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On Tuesday, YouTube unveiled YouTube TV, its $35-a-month competitor to cable TV, which delivers a package of streaming channels over the internet.
With YouTube TV, the company is jumping into an increasingly crowded market of services looking to lure cord-cutters and cord-nevers back to pay TV.
Dish’s Sling TV, AT&T’s DirecTV Now, and Sony’s Vue are already fighting it out, and Hulu will enter the fray in the next few months. Even Amazon is rumored to be working on its own TV package.
But one thing that could give YouTube an early edge is if it nails the technical aspects of YouTube TV, something that the current players have struggled with. I don’t mean the interface – though that is a plus – but simply making sure the product actually works, especially during high-profile events with a lot of viewers.
The idea of a live streaming TV service is new, and the reference point for most people on how TV is supposed to function is cable or satellite. Cable, while subject to the occasional glitch, largely functions as advertised. When you want to watch something, it’s there.
The same cannot be said for the early streaming TV services.
Since its launch in late November, AT&T’s DirecTV Now service has been repeatedly smacked with technical issues, from strange error messages to huge blackouts. And both Sling TV and Vue have had their share of tech snafus as well.
“Something that tends to be taken for granted, but is actually a pretty herculean effort, is the years of video-serving infrastructure that we’ve built up,” Neal Mohan, YouTube’s head of product, told Bloomberg. “Every minute, on average, more than 400 hours of content are being uploaded on YouTube and ready to serve. There’s an enormous amount of learning that went into that, which we can apply to this new YouTube TV experience to make it reliable and flawless.”
YouTube has a ton of knowledge in this area already, not just in delivering online video, but also in “live” online video. If YouTube TV actually works 99% of the time on Day One, YouTube will have a huge opportunity to snag market share.
Last month, AT&T announced it had gotten 200,000 additional paying video subscribers in the quarter ending December 31, “entirely driven” by DirecTV Now. By the end of 2016, DirecTV Now had only been in business for about a month. 200,00 paying subscribers in a month is impressive, and it means there’s a demand for the product. But so far, DirecTV Now has delivered a frustrating experience for many of those early adopters, who have taken to forums and Twitter to rant against the service.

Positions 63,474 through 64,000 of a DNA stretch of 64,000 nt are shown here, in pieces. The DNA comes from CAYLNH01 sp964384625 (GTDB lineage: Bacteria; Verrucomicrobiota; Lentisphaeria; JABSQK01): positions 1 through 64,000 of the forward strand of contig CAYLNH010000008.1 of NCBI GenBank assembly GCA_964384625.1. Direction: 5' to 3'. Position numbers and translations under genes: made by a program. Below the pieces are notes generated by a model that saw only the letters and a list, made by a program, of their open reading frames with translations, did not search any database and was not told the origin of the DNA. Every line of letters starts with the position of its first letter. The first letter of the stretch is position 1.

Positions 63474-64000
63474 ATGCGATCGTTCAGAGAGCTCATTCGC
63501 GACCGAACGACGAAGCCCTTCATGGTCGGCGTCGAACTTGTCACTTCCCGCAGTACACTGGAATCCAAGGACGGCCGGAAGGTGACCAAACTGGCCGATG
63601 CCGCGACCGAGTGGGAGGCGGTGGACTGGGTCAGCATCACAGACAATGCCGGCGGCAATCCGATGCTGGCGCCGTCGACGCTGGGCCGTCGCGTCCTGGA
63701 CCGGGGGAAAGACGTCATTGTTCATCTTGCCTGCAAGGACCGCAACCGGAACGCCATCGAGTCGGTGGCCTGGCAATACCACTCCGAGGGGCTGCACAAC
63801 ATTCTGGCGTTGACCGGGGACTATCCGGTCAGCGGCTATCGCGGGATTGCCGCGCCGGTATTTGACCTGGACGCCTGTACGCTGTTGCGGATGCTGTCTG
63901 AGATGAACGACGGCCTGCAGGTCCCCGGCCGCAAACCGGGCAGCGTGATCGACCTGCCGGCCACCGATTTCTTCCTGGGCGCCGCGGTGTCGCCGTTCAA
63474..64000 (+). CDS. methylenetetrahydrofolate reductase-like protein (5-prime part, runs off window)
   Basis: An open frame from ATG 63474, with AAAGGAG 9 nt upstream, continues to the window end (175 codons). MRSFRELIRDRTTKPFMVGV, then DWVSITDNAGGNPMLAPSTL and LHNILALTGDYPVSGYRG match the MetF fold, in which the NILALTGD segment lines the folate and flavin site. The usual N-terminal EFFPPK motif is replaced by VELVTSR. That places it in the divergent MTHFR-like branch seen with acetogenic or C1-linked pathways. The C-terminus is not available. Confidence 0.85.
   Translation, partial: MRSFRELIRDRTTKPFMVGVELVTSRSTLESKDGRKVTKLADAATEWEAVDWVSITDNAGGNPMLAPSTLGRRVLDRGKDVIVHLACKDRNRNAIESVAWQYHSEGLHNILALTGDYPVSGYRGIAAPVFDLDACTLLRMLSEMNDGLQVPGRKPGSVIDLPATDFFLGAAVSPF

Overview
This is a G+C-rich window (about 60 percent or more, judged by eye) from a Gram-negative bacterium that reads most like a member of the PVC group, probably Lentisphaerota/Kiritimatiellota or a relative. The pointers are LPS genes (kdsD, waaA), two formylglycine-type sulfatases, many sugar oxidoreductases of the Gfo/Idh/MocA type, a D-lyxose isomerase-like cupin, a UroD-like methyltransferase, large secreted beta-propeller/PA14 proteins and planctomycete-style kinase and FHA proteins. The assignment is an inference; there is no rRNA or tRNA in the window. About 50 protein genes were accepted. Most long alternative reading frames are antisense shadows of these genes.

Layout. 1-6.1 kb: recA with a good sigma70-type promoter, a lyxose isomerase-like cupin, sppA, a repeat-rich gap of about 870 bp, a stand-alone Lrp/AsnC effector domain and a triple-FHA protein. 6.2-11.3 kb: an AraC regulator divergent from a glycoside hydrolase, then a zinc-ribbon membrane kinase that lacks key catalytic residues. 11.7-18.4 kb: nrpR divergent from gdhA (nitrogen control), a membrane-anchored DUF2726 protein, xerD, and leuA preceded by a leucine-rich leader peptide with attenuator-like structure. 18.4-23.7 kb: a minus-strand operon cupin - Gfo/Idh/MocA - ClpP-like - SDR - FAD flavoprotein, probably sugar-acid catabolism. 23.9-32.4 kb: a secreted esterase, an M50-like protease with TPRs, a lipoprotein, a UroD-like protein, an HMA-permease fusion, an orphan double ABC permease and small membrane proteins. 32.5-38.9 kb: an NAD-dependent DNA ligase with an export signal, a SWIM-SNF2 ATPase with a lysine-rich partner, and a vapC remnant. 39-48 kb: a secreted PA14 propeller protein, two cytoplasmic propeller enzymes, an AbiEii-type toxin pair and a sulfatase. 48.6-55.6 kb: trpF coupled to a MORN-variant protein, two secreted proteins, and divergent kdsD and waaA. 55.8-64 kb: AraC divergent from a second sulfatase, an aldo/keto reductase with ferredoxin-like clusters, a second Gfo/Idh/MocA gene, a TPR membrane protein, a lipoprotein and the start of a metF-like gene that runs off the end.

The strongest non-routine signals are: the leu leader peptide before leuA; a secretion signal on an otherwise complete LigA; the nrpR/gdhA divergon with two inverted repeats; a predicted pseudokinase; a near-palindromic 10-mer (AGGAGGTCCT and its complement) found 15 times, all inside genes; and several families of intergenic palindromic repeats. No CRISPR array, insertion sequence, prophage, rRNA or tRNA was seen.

This is an opening for YouTube.
The problems for YouTube might not be the tech, but rather the content deals it has signed.
While YouTube is pricing YouTube TV at a low $35 a month, and includes a cloud DVR that lets you skip ads, it has some major programming holes, especially compared to traditional cable.
YouTube TV is primarily based on deals with the four big broadcast networks: CBS, Fox, ABC, and NBC. This means YouTube gets access to content from those networks and affiliated cable channels. It’s around 40 in total, including ESPN, Fox News, MSNBC, and so on.
But YouTube hasn’t struck deals with some marquee cable networks like Turner, Discovery, Viacom, AMC, and A&E. That means no CNN, TBS, TNT, History, AMC, A&E, Comedy Central, HBO, and more.
YouTube is, however, trying to keep the sports offering robust.
“YouTube TV includes major sports networks like ESPN and regional sports networks like Fox Sports Networks and Comcast SportsNet, so you can watch your favorite NBA or MLB teams,” YouTube said in a press release. “We’ve also partnered with local TV stations, so you’ll also get sports and local news based on where you live.”
The thinking is that, while YouTube won’t necessarily convince established customers to ditch their $100+ a month cable packages, they might convince young people to sign up for pay TV for the first time. It’s a market YouTube is uniquely suited to chase, as 26% of teens watch YouTube every day, according to Piper Jaffray.
The end of the rainbow
But even if YouTube succeeds in nailing the tech, and getting a leg up on its competition, that doesn’t mean the streaming TV market will be an instant goldmine.
The margins on the early streaming TV services appear to be razor-thin, and the price point YouTube is offering isn’t going to change that.
But the crux of that opportunity doesn’t lie in big initial margins, it comes from the potential to fundamentally shift how TV ads work. As it stands now, TV networks sell most of the ad inventory for their shows. And in the early days of a YouTube streaming TV service, that will continue, with YouTube itself selling only a few minutes of ads per hour on its own service.
But that will change, Pacific Crest analyst Andy Hargreaves wrote in a note last month.
“Google’s vastly superior data should allow it to monetize its ad inventory at superior rates to networks,” he wrote. “Over time, this disparity should allow Google to capture a greater share of total ad inventory on its service. Played out over several years, we believe the natural evolution of a successful Google vMVPD service [YouTube TV] would be for the roles of content supply and ad selling (both currently done by TV networks) to split, with Google managing the ad selling and networks relegated to content suppliers.”
In a nutshell, YouTube will be better at selling ads than the networks, and eventually be in charge of selling all of them. And that’s the real potential for profit: taking a huge bite out of the $200 billion global TV ad budget.